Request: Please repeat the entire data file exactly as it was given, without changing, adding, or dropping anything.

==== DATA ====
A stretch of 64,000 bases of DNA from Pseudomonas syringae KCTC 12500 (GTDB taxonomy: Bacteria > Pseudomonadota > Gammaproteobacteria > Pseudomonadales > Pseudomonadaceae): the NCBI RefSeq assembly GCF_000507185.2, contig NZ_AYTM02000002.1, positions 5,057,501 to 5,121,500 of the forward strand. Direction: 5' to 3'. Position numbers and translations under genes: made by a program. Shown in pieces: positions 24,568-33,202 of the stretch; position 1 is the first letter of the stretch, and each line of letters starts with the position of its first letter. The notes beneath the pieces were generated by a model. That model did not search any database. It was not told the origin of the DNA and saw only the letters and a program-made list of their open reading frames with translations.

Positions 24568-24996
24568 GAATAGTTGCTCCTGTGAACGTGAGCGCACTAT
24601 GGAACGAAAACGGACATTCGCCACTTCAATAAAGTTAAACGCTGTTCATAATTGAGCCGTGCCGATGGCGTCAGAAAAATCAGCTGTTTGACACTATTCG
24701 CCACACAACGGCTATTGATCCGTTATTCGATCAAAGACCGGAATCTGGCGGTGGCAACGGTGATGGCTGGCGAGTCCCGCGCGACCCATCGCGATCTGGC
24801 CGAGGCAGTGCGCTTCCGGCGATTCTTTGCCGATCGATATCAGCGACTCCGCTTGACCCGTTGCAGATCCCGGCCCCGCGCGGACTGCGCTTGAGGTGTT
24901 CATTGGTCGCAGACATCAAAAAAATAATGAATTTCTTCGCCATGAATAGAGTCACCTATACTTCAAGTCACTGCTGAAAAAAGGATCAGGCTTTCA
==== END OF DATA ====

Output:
A stretch of 64,000 bases of DNA from Pseudomonas syringae KCTC 12500 (GTDB taxonomy: Bacteria > Pseudomonadota > Gammaproteobacteria > Pseudomonadales > Pseudomonadaceae): the NCBI RefSeq assembly GCF_000507185.2, contig NZ_AYTM02000002.1, positions 5,057,501 to 5,121,500 of the forward strand. Direction: 5' to 3'. Position numbers and translations under genes: made by a program. Shown in pieces: positions 24,568-33,202 of the stretch; position 1 is the first letter of the stretch, and each line of letters starts with the position of its first letter. The notes beneath the pieces were generated by a model. That model did not search any database. It was not told the origin of the DNA and saw only the letters and a program-made list of their open reading frames with translations.

Positions 24568-24996
24568 GAATAGTTGCTCCTGTGAACGTGAGCGCACTAT
24601 GGAACGAAAACGGACATTCGCCACTTCAATAAAGTTAAACGCTGTTCATAATTGAGCCGTGCCGATGGCGTCAGAAAAATCAGCTGTTTGACACTATTCG
24701 CCACACAACGGCTATTGATCCGTTATTCGATCAAAGACCGGAATCTGGCGGTGGCAACGGTGATGGCTGGCGAGTCCCGCGCGACCCATCGCGATCTGGC
24801 CGAGGCAGTGCGCTTCCGGCGATTCTTTGCCGATCGATATCAGCGACTCCGCTTGACCCGTTGCAGATCCCGGCCCCGCGCGGACTGCGCTTGAGGTGTT
24901 CATTGGTCGCAGACATCAAAAAAATAATGAATTTCTTCGCCATGAATAGAGTCACCTATACTTCAAGTCACTGCTGAAAAAAGGATCAGGCTTTCA